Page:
Ricky Ponting 2007 Pressure Play (otherwise known as Brian Lara Pressure Play for gamers in the UK) is the first appearance of Codemasters' long-running cricket series on the PSP, although the UK-based company has handed over development reins on this game to Australian development house IR Gurus. Pressure Play is, in essence, a stripped-back version of the console games released earlier this year and features a similar gameplay style but with far fewer match options packed into it.
Codemasters' International Cricket games in 2007 focused almost exclusively on the one-day form of the game, with the main gameplay mode being the ICC Cricket World Cup held in the West Indies earlier this year. Pressure Play for the PSP similarly focuses on the World Cup, with all of the official teams, player names, and uniforms included. Sadly, all of the other modes included in the console version--such as test matches, Twenty20 games, and the ICC Champions Trophy--have been left out, making for a pretty meagre experience once you get bored of reliving the ICC Cricket World Cup. The gameplay of the International Cricket 2007 games were already pretty bare mode-wise, but Pressure Play is even worse, meaning its long-term appeal is severely restricted. Thankfully, Pressure Play also features a two-player multiplayer mode via wireless, allowing you to extend your gameplay with any friends who may also have the game.
IR Gurus' main new addition is the Pressure Play mode, a series of tasks that challenges you to complete various scoring, fielding, or bowling objectives. Pressure Play is designed for short bursts of play and will take from one minute to half an hour or more to complete. Some of the tasks include having to score a set amount in a limited number of overs, restricting an opponent's run rate, or reliving famous moments in cricketing history. Unfortunately, there are only 16 Pressure Play challenges, which don't really add much to the overall longevity of the game. Granted, some of the challenges will take a lot of practice to complete, but once they're done, there's really no incentive to play through them again.
That said, the core gameplay mechanics of the console versions have made it fairly intact into Pressure Play, which means it's a pretty fun cricket game to play. It's definitely more arcadelike (particularly at the lower difficulty levels), with boundaries and sixes coming from almost every hit. For those wanting more realism, the game's test difficulty will provide some decent challenge, particularly when batting and timing effective shots becomes exponentially more difficult. Control-wise, Pressure Play is once again much the same as the console versions. When batting, you decide on the direction of the shot via the PSP's analog stick or D pad, with the X button used for a ground shot and circle for a lofted hit. Fielding is even simpler: Every time a fielder throws back to the pitch or is in a position to make a catch, a sliding meter appears. If you press the X button when the meter hits its sweet spot, the catch will stick or the throw back to the wicketkeeper will be more precise. Bowling is a little more complex: You need to press X to start a bowler's run-up, with the analog stick used to decide the pitch point of the ball. Once the run-up has started, you can then choose what type of delivery will be bowled using one of the PSP's four face buttons. Veterans to the series will feel right at home with Pressure Play's controls because the game is easy to pick up and play but should please those looking for a fast-paced game.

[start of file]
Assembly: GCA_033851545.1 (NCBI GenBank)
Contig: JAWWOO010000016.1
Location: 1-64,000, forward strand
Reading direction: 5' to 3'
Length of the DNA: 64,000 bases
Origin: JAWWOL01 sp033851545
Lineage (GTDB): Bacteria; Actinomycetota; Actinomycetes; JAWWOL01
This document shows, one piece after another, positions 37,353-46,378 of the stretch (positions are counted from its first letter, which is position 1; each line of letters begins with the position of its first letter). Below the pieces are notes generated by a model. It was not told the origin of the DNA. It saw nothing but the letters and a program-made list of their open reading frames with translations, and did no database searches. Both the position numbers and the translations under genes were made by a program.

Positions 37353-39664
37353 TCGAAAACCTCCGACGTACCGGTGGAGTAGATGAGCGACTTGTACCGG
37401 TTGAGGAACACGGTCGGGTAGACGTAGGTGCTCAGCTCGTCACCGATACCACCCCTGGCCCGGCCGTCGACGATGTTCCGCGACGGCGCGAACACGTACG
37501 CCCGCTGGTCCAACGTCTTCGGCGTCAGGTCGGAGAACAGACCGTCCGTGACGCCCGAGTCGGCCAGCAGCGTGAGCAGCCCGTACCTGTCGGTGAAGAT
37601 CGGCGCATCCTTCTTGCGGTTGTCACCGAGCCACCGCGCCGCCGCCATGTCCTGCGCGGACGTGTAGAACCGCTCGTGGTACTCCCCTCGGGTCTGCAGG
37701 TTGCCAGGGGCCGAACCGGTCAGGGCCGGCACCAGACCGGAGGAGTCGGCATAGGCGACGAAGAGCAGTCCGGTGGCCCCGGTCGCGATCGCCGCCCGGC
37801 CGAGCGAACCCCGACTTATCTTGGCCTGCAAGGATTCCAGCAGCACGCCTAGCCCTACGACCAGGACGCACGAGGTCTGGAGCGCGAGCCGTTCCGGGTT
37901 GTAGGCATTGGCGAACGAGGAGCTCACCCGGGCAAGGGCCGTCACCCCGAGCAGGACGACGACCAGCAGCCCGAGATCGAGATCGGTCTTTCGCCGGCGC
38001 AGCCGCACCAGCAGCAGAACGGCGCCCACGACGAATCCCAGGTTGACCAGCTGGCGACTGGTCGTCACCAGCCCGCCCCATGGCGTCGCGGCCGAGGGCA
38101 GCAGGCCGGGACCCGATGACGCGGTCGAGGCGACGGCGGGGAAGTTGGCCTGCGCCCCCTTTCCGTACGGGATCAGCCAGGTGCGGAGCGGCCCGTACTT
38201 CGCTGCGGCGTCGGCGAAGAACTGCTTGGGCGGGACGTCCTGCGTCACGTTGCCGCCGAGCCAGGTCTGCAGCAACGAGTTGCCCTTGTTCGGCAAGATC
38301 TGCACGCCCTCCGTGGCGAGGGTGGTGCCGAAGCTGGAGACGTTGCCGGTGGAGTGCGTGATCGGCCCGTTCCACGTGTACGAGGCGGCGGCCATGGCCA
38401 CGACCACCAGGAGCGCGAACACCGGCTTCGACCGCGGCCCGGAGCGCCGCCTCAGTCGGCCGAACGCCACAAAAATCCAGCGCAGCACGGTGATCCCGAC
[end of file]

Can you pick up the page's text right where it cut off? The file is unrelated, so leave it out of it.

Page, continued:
Pressure Play sports some decent visuals, with player animations looking quite smooth and natural on the pitch. However, close-ups are a different matter, with players featuring slightly oversized heads in relation to their bodies. And while the game generally runs smoothly, it does suffer from some horrendous frame rate slowdowns during fielding, which make the players look like they're actually moving in slow motion. It doesn't actually affect gameplay too much, but it does so enough to be annoying. As for audio, Pressure Play here is as stripped-back as its games modes--there is absolutely no match commentary whatsoever. This means that you will spend the majority of your time listening to ambient crowd noises while in Pressure Play games.
Ricky Ponting 2007 Pressure Play is a decent first attempt at porting the International Cricket series onto PSPs, but there's very little here to sustain your interest for long. Try this one before you buy.